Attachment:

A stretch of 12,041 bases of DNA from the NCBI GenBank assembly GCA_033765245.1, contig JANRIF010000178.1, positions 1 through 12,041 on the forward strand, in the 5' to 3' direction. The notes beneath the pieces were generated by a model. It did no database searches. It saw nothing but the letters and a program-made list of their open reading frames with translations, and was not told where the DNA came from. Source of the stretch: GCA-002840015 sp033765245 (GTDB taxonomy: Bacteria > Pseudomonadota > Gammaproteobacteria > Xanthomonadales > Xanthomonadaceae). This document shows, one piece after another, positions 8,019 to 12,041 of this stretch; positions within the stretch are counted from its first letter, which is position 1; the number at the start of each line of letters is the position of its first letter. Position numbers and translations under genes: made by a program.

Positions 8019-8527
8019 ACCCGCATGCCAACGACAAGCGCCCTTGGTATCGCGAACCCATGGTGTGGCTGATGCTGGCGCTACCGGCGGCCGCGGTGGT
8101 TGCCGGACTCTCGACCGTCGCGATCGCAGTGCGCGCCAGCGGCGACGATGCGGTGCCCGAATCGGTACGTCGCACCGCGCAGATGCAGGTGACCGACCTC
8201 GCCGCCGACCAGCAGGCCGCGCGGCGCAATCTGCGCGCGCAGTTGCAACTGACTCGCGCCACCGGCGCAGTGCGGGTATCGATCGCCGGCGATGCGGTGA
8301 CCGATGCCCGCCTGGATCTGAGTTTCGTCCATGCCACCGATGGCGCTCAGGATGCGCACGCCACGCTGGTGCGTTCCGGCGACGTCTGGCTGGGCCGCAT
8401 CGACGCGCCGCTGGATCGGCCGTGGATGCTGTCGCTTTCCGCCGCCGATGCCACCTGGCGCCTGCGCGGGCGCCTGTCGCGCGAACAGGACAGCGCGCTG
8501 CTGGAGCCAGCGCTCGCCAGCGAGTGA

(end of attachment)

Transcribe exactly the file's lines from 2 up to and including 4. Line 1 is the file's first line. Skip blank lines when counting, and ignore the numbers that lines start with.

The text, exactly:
Positions 8019-8527
8019 ACCCGCATGCCAACGACAAGCGCCCTTGGTATCGCGAACCCATGGTGTGGCTGATGCTGGCGCTACCGGCGGCCGCGGTGGT
8101 TGCCGGACTCTCGACCGTCGCGATCGCAGTGCGCGCCAGCGGCGACGATGCGGTGCCCGAATCGGTACGTCGCACCGCGCAGATGCAGGTGACCGACCTC